3 UNESCO World Heritage Sites to consider for your bucket list

pink building in Jaipur India

The United Nations Educational Scientific and Cultural Organization (UNESCO) has been identifying, protecting and preserving global landmarks since 1972. The group has recognized over a thousand historically significant properties to date, including more than two dozen new locations added just this year, according to The New York Times. Choosing between these sites is difficult. How do you measure the majesty of the Egyptian pyramids against the grandeur of the Serengeti? You can't. However, there are some select destinations on the UNESCO World Heritage List that often attract significant attention from both sightseeing novices and seasoned globetrotters. So if you're thinking about embarking on an international cultural excursion, consider these three must-see UNESCO sites:

1. Frank Lloyd Wright architecture, U.S.
American architect, Frank Lloyd Wright designed hundreds of commercial and residential structures throughout his lifetime, pioneering an innovative aesthetic that prioritized function over form and typically married the synthetic and organic. UNESCO recently added eight Lloyd Wright properties to its register, including Fallingwater, a concrete and stone home situated atop a natural waterfall in the Allegheny Mountains near Mill Run, Pennsylvania, and the Solomon R. Guggenheim Museum in New York City, which boasts a distinctive white concrete spiral. The organization also recognizes the architect's more modest builds, including the Herbert and Katherine Jacobs House, a two-bedroom brick home located in Madison, Wisconsin.

2. Jaipur City, India
Located within the northwestern Indian state of Rajasthan, Jaipur contains numerous facades, forts and temples that characterize almost three centuries of rich cultural and political history. Hindu king Jai Singh founded Jaipur in 1727, commissioning local architects and builders to construct a gridded urban layout on a vast plain beneath the rocky hills of Rajasthan. Today, Jaipur, which many call "The Pink City" due to the distinctive rose-colored paint that covers its exteriors, ranks among the top tourist destinations in Asia — it's the reason UNESCO added the location to the World Heritage List in July 2019. UNESCO separately recognizes Rajasthan's ancient hillside military complexes, including Amer Fort, a Mughal-style complex made of marble and sandstone located roughly 22 miles northeast of Jaipur.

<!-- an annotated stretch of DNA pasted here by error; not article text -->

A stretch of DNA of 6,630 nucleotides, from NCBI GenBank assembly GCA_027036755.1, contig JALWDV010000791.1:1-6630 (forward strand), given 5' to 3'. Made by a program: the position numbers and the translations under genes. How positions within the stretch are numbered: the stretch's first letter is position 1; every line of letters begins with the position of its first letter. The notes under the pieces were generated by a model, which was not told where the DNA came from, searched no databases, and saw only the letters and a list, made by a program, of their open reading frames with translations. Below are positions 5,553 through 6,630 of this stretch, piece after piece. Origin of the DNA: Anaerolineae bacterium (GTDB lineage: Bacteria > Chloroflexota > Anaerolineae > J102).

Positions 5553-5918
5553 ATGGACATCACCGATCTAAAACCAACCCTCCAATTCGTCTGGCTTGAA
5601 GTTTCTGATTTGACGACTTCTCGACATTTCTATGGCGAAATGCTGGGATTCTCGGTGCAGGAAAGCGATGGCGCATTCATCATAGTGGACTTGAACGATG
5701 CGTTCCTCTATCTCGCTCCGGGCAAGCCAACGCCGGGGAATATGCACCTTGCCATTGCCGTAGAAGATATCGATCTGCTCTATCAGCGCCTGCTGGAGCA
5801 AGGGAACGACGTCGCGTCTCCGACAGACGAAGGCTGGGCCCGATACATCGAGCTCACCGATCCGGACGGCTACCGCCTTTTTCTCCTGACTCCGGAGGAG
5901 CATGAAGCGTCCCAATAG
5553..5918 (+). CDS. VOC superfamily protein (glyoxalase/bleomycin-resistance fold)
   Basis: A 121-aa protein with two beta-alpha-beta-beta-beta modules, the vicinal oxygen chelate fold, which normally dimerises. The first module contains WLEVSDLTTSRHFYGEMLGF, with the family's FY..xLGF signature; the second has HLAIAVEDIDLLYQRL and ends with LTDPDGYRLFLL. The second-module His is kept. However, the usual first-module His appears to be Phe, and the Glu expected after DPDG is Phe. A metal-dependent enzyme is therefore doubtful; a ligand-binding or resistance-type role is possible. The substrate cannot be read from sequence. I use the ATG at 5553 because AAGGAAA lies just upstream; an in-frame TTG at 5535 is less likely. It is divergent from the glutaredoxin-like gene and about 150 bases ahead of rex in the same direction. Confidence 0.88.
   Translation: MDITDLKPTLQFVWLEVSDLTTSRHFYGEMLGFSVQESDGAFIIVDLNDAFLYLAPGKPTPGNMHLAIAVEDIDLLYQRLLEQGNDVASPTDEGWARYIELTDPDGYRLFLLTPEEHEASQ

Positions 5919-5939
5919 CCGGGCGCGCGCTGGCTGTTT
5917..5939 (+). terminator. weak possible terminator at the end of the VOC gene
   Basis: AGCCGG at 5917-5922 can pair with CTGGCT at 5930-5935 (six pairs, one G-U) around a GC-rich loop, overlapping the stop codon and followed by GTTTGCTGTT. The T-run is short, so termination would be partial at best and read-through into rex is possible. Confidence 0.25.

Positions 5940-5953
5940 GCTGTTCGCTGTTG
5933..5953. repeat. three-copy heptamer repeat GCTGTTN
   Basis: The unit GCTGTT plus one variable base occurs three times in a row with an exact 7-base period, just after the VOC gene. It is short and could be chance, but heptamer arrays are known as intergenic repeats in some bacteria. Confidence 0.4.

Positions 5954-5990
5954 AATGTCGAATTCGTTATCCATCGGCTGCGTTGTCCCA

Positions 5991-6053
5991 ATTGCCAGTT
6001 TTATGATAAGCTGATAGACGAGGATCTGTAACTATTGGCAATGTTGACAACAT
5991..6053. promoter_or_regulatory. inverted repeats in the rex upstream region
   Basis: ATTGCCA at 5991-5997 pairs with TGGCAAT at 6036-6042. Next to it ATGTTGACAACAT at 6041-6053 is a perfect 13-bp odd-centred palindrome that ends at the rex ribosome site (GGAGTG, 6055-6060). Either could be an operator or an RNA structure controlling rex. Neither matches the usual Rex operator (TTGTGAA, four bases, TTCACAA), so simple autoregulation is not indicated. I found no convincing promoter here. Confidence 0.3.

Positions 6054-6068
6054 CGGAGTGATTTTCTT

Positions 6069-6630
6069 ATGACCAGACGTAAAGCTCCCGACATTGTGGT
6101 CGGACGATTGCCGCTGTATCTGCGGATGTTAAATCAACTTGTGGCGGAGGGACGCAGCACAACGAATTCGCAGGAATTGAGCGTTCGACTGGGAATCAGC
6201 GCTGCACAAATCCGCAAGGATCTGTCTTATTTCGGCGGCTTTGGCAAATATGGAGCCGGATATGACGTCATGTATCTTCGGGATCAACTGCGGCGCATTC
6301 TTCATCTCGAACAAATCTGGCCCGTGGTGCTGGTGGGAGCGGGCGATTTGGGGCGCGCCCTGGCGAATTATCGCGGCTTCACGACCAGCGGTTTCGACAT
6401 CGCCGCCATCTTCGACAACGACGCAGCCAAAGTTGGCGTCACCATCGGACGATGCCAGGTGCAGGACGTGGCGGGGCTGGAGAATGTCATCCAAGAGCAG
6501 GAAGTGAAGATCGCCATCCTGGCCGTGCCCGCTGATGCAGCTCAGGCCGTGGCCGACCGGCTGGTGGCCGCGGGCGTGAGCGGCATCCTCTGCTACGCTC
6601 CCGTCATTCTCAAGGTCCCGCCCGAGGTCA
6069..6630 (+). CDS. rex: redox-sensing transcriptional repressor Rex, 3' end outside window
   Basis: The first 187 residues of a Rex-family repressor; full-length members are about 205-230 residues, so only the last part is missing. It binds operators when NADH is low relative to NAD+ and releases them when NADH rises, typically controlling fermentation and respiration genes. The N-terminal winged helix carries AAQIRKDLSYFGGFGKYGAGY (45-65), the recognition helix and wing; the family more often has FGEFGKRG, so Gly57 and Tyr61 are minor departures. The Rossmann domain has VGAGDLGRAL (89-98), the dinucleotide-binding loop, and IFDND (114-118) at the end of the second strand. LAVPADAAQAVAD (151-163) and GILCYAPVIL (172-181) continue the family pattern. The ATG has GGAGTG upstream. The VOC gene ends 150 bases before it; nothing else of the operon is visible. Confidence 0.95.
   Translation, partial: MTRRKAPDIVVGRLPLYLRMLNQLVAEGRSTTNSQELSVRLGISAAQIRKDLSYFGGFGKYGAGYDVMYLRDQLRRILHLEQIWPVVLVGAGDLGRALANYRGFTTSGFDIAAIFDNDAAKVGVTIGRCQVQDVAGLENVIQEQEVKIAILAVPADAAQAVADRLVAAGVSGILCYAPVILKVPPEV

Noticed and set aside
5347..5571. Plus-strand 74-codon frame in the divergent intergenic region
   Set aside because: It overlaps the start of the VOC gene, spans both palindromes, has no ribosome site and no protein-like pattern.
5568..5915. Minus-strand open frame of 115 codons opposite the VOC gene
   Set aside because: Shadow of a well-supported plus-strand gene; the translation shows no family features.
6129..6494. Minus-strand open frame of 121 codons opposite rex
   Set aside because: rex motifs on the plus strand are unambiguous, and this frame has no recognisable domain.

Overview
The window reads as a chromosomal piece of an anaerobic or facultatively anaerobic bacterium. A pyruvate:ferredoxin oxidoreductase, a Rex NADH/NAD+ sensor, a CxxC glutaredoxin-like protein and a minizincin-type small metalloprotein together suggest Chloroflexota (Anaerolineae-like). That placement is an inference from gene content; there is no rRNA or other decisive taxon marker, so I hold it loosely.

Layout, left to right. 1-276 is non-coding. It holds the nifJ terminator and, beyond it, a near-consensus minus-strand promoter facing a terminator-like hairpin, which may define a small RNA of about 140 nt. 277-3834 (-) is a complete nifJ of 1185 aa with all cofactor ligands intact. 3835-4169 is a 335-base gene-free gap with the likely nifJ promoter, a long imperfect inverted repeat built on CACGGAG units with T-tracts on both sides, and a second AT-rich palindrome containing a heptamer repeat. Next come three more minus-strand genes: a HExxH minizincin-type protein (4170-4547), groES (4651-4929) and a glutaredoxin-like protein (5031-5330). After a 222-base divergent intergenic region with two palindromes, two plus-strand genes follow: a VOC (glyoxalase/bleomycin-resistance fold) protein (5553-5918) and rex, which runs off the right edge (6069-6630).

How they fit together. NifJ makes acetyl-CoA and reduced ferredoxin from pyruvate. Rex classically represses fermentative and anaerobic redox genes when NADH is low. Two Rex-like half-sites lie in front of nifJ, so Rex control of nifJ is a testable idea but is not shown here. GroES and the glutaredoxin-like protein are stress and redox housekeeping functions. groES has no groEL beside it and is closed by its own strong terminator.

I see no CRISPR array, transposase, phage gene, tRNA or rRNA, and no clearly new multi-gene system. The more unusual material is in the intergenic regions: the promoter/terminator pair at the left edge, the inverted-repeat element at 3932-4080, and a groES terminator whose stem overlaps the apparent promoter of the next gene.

3. Upper Harz Regale Water Management System, Germany   
Anglo-Saxons transformed the northern swath of Germany's Harz mountain range into a veritable metal mining mecca throughout the ninth and tenth centuries. While the ore excavation operations that materialized there brought the region worldwide recognition, the Roman Empire considered Goslar, a small township near the mines on Rammelsberg mountain, an official seat for some time.Another related development garnered the Upper Harz attention: its water management system. Cistercian monks are credited with developing this essential piece of industrial infrastructure during the Middle Ages, working with craftspeople to create a complex network of channels, ponds and tunnels to transport the water needed for mining operations. It's no wonder that UNESCO has recognized it since 1992.